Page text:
Among the caverns thus far opened there are three or four separate entrances, and some of the caves do not communicate. One of them began like any ordinary series of halls, grottoes, and passageways and then turned straight down into a deep shaft many feet across, which precluded further exploration until somebody could be lowered by a rope. There was no way to estimate the depth of the shaft; flashlight beams failed to show anything, and dropped flares went down and finally out. A tossed rock or pebble obviously ricocheted against the sides in its downward course, but there seemed to be no final plunk of its hitting bottom. So Jack Mitchell decided to go down and see.

With his co-workers he got 1200 feet of rope, and they constructed a bosun’s chair and a windlass, allowed for stress and main and Mitchell’s weight (he is close to two hundred pounds), and were careful to guard against the ropes’ rubbing against the face of rocks near the top of the shaft. Lashed securely in this swinging seat and armed with flashlights and a little food and water, Mitchell was ready for a journey straight down into darkness. The plan was that when he hit bottom he should extricate himself from his roped security and explore further, and perhaps the others could be let down gradually and a new base established at the bottom of this crude elevator. Then they could work on from there. So far the plan bas failed, and miraculously Jack Mitchell is still alive to tell the tale. With everything ready and seemingly every precaution taken, the descent began. Mitchell went down in darkness in order to conserve the light which he would need as his drop in space progressed. He waved to the men at the top, and jokingly they began to pay out the rope. That was the last they saw or heard of Mitchell for two days.

When they were finally able to get him back he was unconscious, badly cut by the chafing rope, which had worked into his hips, without any supplies of any kind, and ready for a hospital.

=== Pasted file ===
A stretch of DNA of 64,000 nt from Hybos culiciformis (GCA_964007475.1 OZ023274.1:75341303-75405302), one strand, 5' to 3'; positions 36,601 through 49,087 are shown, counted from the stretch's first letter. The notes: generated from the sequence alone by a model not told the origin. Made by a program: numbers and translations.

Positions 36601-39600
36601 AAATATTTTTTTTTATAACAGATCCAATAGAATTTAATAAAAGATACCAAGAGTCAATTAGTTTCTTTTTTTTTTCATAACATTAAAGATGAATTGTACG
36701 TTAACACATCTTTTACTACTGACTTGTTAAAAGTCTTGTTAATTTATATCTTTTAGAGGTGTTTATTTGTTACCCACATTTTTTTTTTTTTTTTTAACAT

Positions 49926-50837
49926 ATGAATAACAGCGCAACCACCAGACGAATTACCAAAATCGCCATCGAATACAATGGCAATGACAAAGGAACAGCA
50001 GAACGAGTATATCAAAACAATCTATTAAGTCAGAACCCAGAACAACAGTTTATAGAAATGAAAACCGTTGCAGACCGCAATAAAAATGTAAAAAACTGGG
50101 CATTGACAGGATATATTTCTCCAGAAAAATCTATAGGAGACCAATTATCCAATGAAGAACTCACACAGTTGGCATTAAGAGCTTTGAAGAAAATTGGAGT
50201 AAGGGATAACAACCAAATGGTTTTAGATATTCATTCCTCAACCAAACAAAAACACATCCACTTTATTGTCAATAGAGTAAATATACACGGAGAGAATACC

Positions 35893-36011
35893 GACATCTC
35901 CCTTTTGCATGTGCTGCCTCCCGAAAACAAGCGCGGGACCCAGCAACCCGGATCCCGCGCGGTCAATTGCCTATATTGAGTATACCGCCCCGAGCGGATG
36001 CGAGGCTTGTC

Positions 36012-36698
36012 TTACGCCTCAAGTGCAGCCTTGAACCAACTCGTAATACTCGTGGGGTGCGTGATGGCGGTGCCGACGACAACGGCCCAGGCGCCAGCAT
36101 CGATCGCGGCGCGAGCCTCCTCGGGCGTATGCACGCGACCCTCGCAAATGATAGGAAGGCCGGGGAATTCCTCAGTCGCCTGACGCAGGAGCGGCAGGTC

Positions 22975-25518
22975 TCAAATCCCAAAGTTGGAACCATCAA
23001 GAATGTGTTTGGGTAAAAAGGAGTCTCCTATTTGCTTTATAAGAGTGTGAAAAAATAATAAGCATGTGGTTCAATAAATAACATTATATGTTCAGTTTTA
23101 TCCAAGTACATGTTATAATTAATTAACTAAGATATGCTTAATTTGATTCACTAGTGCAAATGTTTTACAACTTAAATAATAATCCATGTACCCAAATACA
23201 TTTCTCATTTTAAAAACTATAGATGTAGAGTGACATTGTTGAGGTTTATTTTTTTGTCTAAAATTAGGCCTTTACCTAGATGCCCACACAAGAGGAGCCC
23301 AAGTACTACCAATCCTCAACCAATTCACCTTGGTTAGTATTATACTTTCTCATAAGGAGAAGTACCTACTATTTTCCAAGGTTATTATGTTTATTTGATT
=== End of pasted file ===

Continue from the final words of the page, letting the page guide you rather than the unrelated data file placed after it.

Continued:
Above: Ida and Jack Mitchell hand built their home from native stone. The building now serves as the park's interpretive center. | Photo: Kim Stringfellow
Above: Ida and Jack Mitchell hand built their home from native stone. The building now serves as the park's interpretive center. | Photo: Kim Stringfellow
Above: A view of the Providence Mountains from the Mary Beal Nature Trail. Beal studied the flora of the area while living as a guest of the Mitchells. | Photo: Kim Stringfellow
Above: A view of the Providence Mountains from the Mary Beal Nature Trail. Beal studied the flora of the area while living as a guest of the Mitchells. | Photo: Kim Stringfellow

When you are deep in the chilled darkness of a cave, weirdly illuminated by artificial light which serves only to accentuate the eeriness of your base, since the light is unnatural and increases the rock and stalagmite grotesqueries, and you are surrounded in all dimensions beyond that light by impenetrable blackness, time becomes a relative matter. What seems like eternity may be merely minutes, and what seems like minutes may be hours or even days. Nobody at the top thought very much about it during the first half-hour. Slowly the rope was paid out — once they thought they could see flashes of light as Mitchell was searching the walls of the shaft to learn the nature of the rock or to see if there were level passageways leading off. Once somebody at the top yelled “Hallo!” But the chasm simply swallowed the hail and sent back no echo.

Now 1200 feet is a long drop. In order to get a visual image, recall that the Washington Monument is 555 feet high. But those at the top continued to pay out rope while waiting for a hail from below to tell them that Mitchell had reached bottom. That hail never came. On went the rope until 800 feet were out. There was nothing for those on top to do but to keep on letting Mitchell down into space. Now it was impossible, by leaning over the edge, to see any light down in the shaft at all. Nine hundred feet — ten — eleven — the men exchanged troubled looks; could it be that there was still more to this shaft? Then they came to the end. Every bit of the 1200 feet was out — and where was Mitchell? — no sound, no light, 110 signal.

They waited.

Above: Jack Mitchell shown in his workshop for a February 1942 Desert Magazine feature on Mitchell Caverns.
Above: Jack Mitchell shown in his workshop for a February 1942 Desert Magazine feature on Mitchell Caverns.